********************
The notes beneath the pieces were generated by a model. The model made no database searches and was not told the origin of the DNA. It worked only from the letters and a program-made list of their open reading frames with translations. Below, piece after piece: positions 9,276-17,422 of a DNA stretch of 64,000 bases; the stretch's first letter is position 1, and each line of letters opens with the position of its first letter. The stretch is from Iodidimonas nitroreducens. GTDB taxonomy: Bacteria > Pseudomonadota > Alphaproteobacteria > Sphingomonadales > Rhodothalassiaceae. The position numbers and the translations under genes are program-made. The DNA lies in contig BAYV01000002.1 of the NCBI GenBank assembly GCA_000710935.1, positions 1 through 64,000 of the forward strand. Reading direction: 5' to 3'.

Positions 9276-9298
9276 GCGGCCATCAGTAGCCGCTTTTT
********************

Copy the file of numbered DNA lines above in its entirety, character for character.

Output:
The notes beneath the pieces were generated by a model. The model made no database searches and was not told the origin of the DNA. It worked only from the letters and a program-made list of their open reading frames with translations. Below, piece after piece: positions 9,276-17,422 of a DNA stretch of 64,000 bases; the stretch's first letter is position 1, and each line of letters opens with the position of its first letter. The stretch is from Iodidimonas nitroreducens. GTDB taxonomy: Bacteria > Pseudomonadota > Alphaproteobacteria > Sphingomonadales > Rhodothalassiaceae. The position numbers and the translations under genes are program-made. The DNA lies in contig BAYV01000002.1 of the NCBI GenBank assembly GCA_000710935.1, positions 1 through 64,000 of the forward strand. Reading direction: 5' to 3'.

Positions 9276-9298
9276 GCGGCCATCAGTAGCCGCTTTTT